Ida follows the story of Anna (Agata Trzebuchowska), an orphan who was brought up living with nuns. Before taking her vowels she is forced to stay with her aunt, Wanda (Agata Kulesza), who tells Anna about her family and where they came from and the fact that they're Jewish. Then a bunch of stuff happens that involves tracing the family history, going on drives, long scenes of staring (although not as long as the ones from Twilight... yeah, I'm still not sure what the hell were up with those), and a bunch of talking, all of which has been condensed into an eighty-two minute long movie featuring the best cinematography you will see all year.
Ida really is all about the cinematography. While there's a heck of a lot more too it than just that, without the many obscure, yet perfect shots, it wouldn't really work that well. Without the cinematography, Ida would've been watched, liked by the ones who saw it, then forgotten about. Instead, it's remembered. There's long, still shots, always filmed in a 1.33:1 ratio and in black and white. It's different, but it works. We haven't seen too many films filmed like that and so it's refreshing, despite actually not in any way being fresh. In fact, these effects further the brilliance of the cinematography. They make the film stand out, and I'm hoping it still does come Oscar season in a few months time.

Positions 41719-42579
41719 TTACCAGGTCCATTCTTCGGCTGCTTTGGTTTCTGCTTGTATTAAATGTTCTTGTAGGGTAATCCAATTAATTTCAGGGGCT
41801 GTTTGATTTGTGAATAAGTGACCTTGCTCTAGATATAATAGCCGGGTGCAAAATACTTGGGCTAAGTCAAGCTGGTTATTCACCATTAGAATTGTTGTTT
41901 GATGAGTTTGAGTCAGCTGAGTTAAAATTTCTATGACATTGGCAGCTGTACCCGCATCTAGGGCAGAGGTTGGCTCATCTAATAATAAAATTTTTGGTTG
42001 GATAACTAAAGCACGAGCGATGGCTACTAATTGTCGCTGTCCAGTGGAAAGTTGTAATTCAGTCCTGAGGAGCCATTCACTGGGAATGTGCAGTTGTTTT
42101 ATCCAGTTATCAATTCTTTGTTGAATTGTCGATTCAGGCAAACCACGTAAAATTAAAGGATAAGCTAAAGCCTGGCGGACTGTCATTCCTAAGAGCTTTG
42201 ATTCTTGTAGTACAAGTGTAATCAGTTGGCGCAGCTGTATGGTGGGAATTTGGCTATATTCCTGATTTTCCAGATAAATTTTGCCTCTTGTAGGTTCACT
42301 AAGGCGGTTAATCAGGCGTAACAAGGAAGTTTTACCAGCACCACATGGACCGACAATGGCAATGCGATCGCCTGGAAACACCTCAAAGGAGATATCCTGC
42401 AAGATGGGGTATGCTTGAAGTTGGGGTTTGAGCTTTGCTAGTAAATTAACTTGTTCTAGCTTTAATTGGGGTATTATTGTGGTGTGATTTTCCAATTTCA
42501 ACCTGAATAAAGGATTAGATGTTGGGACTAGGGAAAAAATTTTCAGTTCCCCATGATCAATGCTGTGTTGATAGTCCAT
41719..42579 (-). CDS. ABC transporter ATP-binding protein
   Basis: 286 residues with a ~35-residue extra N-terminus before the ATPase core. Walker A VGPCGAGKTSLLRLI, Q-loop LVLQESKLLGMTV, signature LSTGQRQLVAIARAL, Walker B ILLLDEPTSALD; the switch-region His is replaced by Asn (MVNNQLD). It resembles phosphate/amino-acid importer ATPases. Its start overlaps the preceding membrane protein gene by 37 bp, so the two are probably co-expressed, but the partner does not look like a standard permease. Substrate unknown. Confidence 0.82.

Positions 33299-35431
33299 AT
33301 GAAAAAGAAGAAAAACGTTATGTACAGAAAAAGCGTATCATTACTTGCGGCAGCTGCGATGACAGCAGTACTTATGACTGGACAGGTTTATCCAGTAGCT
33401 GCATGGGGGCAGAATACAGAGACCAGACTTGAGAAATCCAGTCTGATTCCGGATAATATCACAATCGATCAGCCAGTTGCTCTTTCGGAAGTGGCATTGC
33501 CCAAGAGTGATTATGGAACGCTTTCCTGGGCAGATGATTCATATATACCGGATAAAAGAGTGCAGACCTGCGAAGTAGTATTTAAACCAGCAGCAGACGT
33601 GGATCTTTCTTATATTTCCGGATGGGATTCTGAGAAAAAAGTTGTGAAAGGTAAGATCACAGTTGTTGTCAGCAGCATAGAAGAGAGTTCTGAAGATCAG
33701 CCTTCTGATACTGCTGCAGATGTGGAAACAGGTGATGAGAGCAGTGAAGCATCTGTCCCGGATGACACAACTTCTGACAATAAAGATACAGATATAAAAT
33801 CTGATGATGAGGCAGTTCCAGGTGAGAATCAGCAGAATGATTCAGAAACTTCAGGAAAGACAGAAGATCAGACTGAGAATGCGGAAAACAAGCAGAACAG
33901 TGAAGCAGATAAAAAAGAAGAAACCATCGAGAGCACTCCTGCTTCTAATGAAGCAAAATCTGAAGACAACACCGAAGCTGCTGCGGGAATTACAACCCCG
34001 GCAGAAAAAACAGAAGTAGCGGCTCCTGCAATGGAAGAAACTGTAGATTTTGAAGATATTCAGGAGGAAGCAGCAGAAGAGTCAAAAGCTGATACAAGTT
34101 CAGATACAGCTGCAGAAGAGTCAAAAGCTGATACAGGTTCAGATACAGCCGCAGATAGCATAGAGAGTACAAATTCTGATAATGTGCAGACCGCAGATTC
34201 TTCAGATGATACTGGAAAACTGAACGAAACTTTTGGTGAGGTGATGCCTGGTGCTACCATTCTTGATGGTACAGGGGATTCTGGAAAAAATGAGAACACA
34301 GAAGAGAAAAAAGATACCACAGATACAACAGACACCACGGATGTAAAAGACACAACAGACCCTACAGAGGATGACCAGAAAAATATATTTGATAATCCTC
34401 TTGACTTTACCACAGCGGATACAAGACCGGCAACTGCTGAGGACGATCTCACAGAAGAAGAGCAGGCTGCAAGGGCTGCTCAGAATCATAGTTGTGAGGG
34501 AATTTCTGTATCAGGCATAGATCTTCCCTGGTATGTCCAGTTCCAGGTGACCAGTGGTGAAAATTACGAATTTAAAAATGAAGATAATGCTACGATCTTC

Ida is such a quaint little film. It was seen by just a few, yet it was still a lot more people than the budget expected. It's odd, powerful, simple in story and excellent in execution. It's a film with a lot to say and the perfect runtime to say it. Plus it probably helped that they made it entertaining while sharing these messages. It's a film that never drags, nor never rushes. It doesn't take its time in telling the story, but it doesn't speed through all of its content to shorten the runtime. There really isn't too much content to delve into and so what's shown is shown and it's all that was needed.
First time actress Agata Trzebuchowska is on fire in this role. I always love it, and I'm not just trying to sound like a good guy here (although I guess I am in part), when an actor or actress or even director debuts and they come across as pro. No, they come across as some of the best. Actually, this has happened a few times this year, more recently with Nightcrawler's director Dan Gilroy. Trzebuchowska's performance is honestly one of the best female performances we've seen this year, and when looking at the yet-to-be-released films for the remainder of the year, she just may top my list.
To sum up, Ida may not have gotten the biggest audience, but those who saw it are bound to remember it. With one of the year's best performances from Agata Trzebuchowska, a simple story, powerful messages and the best cinematography I've seen in a long time, Ida is worth a watch.
3 1/2 Stars